Memorial Resolution: Stuart Hampshire

Stuart Hampshire

Stuart Hampshire

STUART HAMPSHIRE

(1914-2004)

Stuart Hampshire, Professor of Philosophy, emeritus, died June 13, 2004 at his home in Oxford, at the age of 89.

Stuart Hampshire was one of the last members of the generation of Oxford philosophers whose philosophies were shaped by the Depression, the Second World War, and the experiences of fascism, war and revolution. Growing up in the 1930's, he was acutely aware of the poverty experienced by so many in Britain. Working in British intelligence, he interrogated Nazi officers at the end of the war and wrestled with questions of ethics in war. He frequently used his encounters with these high ranking Nazi officers as a source of insights into the reality and nature of evil and the moral importance of rendering some actions literally unthinkable. In particular, Hampshire was horrified by the ease with which governments have been able to induce ordinary people to torture and murder.

His wartime experiences shaped his thinking not only in ethics and political philosophy, but also in metaphysics and the philosophy of mind. He was an "analytical philosopher" who broke the mold, showing in his writings a keen appreciation of history as well as psychology, literature and public policy. He combined rigorous philosophical analysis with passionate and humane political commitments. His philosophical work, infused by a literary flair and sensitivity, addresses itself to moral problems as they present themselves to us in our lives, as practical agents who must decide what we are to do.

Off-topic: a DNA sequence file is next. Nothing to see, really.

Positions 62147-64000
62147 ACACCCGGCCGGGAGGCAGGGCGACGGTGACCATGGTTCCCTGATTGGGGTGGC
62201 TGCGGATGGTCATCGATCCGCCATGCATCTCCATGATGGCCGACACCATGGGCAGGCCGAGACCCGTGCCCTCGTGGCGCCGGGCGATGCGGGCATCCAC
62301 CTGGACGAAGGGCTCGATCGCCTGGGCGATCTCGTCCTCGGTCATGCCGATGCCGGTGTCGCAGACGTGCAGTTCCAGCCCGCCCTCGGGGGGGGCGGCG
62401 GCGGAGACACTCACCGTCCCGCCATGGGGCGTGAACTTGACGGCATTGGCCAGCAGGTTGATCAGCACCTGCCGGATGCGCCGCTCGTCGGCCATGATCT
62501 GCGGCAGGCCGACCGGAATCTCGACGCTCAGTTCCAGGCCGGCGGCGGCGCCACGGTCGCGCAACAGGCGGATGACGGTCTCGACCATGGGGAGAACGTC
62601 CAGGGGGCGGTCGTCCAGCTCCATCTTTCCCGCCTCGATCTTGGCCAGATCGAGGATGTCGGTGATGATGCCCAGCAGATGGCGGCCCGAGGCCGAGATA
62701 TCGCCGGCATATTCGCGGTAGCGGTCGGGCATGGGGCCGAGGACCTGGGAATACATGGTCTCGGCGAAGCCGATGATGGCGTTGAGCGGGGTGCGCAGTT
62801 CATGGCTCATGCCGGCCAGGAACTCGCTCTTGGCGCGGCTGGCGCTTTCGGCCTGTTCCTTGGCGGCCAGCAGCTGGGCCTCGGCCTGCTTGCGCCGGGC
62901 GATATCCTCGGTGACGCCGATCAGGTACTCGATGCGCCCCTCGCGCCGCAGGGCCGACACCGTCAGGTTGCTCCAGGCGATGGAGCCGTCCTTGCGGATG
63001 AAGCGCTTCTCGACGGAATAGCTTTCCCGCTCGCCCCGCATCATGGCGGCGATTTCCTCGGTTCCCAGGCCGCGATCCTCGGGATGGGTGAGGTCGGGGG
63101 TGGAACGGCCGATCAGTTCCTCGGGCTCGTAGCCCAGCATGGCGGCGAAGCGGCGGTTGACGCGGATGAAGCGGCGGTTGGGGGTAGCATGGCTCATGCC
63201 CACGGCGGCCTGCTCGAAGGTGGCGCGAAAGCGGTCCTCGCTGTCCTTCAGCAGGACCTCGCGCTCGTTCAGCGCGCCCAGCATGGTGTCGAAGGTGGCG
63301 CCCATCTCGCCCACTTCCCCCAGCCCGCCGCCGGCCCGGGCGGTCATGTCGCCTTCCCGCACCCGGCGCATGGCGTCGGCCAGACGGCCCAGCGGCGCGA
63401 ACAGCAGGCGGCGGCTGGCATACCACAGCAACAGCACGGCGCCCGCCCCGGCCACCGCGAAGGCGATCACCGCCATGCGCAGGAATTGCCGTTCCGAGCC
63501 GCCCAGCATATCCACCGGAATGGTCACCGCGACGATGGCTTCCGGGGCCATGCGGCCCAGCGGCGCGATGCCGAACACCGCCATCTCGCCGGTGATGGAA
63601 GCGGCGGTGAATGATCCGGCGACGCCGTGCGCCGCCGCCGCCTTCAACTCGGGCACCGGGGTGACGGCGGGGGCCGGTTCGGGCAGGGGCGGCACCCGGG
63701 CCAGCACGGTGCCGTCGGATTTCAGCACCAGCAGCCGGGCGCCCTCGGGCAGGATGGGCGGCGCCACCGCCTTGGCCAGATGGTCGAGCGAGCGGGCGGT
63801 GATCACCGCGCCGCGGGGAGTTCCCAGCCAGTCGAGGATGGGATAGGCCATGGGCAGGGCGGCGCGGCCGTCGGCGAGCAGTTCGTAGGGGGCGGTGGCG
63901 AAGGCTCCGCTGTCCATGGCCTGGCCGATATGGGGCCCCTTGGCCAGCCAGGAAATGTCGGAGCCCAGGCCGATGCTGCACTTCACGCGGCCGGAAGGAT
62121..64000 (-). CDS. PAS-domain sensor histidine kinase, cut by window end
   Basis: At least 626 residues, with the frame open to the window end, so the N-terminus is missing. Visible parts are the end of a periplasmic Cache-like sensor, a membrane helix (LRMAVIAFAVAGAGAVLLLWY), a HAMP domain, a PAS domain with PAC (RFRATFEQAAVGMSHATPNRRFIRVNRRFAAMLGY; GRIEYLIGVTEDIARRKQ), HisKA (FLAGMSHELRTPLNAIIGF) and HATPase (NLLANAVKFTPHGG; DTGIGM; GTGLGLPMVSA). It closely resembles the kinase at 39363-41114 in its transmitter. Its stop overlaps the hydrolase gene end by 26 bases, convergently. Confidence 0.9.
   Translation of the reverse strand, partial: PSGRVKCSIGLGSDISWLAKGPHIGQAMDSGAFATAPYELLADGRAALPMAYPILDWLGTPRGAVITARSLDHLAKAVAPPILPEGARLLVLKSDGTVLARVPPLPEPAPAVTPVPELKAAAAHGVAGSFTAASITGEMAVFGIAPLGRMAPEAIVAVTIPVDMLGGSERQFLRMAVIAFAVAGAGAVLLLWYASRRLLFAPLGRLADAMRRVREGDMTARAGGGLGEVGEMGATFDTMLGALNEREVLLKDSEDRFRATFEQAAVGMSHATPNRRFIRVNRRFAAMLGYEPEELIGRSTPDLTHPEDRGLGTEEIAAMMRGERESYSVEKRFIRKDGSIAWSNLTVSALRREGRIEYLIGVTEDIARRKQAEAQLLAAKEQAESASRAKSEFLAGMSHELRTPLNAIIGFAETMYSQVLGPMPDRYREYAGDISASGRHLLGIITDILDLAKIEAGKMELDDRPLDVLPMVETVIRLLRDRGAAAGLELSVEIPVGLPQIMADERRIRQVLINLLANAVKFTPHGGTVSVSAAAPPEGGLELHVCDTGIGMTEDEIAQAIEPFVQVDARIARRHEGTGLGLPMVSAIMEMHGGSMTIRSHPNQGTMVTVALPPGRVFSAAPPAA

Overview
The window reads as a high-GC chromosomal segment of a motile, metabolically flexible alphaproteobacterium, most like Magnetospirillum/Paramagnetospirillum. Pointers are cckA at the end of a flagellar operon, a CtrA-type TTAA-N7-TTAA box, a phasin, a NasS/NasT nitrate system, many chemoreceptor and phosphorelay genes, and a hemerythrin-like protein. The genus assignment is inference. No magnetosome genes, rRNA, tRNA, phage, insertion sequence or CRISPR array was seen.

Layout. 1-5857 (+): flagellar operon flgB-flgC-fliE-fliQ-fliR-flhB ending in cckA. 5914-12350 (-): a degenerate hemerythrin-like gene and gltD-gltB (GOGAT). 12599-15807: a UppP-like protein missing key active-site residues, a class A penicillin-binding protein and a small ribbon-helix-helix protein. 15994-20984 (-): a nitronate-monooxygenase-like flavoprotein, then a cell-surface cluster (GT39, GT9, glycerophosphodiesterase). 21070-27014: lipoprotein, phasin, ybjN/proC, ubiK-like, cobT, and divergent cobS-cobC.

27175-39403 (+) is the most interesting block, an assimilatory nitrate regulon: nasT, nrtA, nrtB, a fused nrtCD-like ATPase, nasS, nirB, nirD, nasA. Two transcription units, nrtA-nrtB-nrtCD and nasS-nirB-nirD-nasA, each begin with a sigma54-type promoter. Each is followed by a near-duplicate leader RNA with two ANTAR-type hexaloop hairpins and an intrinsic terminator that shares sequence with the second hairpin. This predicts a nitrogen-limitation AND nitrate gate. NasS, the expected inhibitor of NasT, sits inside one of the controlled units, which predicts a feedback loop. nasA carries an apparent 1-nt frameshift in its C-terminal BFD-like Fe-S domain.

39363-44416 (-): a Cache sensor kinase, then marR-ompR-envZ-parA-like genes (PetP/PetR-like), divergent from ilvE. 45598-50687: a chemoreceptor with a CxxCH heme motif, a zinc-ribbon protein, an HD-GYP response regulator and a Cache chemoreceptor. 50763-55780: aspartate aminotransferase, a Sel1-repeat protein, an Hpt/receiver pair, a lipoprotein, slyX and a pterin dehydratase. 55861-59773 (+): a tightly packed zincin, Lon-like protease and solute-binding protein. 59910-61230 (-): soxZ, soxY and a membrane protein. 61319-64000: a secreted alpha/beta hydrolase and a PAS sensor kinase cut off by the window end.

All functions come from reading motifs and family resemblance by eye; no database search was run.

According to Stuart Hampshire, one of the deepest assumptions of Western political and moral thought is the conviction that there exists a true, immutable, timeless morality that holds everywhere and forms a coherent and harmonious system of values. Hampshire believed that this assumption was mistaken, and his criticism of it is expressed in many of his works including Morality and Conflict, Justice and Conflict, and Two Theories of Morality. He believed that anything asserted about morality as a whole will be true only with many qualifications and exceptions. Hampshire was especially sensitive to the possibility of conflicts between obligations that arise from an impersonal moral standpoint and those that arise on the basis of our local attachments and peculiar histories. It is best to think about our moral beliefs and attitudes as occupying a middle ground between universal laws and local isolated judgments of value. There is a reason to our moral thinking, but there is also sentiment, history and loyalty. Moreover, some of our most sacred values are incompatible and we may be forced to choose between equally compelling yet conflicting claims.